There are several neurophysiological processes that may (perhaps differentially) act as underlying mechanisms of the effect of maltreatment experiences on parenting. Neurophysiological models are for a large part rooted in animal research showing effects of early life stress on altered stress regulation (e.g., Francis, Diorio, Liu, & Meaney, 1999), which can partially be explained by increased methylation of stress-related genes (Turecki & Meaney, 2016). Evidence in humans shows similar effects of maltreatment experiences in early life (McGowan et al., 2009; Turecki & Meaney, 2016), although findings do not all converge. Some studies show a flatter diurnal pattern or lower cortisol production in maltreated children compared to their nonmaltreated peers (Bernard, Butzin-Dozier, Rittenhouse, & Dozier, 2010; Bernard, Zwerling, & Dozier, 2015) and a blunted hypothalamic–pituitary–adrenal axis response to stressors (MacMillan et al., 2009), and others reveal an increased stress response in adulthood as a result of early life stress (e.g., Heim et al., 2000). A separate set of studies show that altered stress regulation is also a characteristic of maltreating parents. Meta-analytic findings point to increased basal autonomic nervous system levels (Reijman et al., 2016), but recent studies have also shown that blunted stress reactivity may be related to maltreatment (perhaps particularly neglect) and disengaged parenting (Reijman et al., 2015; Sturge-Apple, Skibo, Rogosch, Ignjatovic, & Heinzelman, 2011). Stress regulation, as an explanatory mechanism, may thus function differently for different types of maltreatment and parenting problems.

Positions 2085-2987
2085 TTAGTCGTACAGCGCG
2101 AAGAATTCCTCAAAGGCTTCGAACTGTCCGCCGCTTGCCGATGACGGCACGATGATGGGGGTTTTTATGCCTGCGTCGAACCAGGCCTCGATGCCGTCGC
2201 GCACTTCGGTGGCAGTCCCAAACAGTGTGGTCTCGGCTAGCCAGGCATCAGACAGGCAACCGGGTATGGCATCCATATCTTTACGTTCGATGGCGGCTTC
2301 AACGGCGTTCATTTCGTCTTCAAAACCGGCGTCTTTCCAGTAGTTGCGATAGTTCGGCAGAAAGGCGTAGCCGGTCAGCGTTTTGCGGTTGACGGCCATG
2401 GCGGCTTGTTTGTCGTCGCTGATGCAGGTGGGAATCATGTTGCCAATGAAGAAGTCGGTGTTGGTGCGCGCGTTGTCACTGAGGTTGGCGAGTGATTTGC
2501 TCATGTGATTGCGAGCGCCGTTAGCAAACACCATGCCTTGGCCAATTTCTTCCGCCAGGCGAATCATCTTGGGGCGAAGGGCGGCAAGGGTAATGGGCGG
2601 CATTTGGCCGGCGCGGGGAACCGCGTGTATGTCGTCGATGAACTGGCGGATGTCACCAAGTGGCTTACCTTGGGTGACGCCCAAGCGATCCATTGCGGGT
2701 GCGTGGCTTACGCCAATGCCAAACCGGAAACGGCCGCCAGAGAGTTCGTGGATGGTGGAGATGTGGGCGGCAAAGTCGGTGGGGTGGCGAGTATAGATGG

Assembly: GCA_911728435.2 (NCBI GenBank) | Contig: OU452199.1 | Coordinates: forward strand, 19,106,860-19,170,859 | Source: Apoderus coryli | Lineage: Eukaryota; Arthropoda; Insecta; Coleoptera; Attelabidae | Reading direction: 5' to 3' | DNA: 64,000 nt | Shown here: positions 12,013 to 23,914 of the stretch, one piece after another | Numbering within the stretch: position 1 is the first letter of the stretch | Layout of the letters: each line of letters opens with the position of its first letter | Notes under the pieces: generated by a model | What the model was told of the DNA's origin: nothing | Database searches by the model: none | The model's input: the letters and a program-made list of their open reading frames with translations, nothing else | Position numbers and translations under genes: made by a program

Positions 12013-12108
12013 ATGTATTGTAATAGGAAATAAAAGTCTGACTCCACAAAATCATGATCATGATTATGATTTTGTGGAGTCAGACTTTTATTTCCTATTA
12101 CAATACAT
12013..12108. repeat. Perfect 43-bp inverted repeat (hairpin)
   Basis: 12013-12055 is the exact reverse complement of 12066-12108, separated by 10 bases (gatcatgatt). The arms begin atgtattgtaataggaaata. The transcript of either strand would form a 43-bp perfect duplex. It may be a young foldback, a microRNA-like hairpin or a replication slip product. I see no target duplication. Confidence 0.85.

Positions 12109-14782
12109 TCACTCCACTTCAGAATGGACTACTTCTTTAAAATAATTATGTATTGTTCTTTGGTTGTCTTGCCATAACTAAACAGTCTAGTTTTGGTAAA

Developmental psychopathology models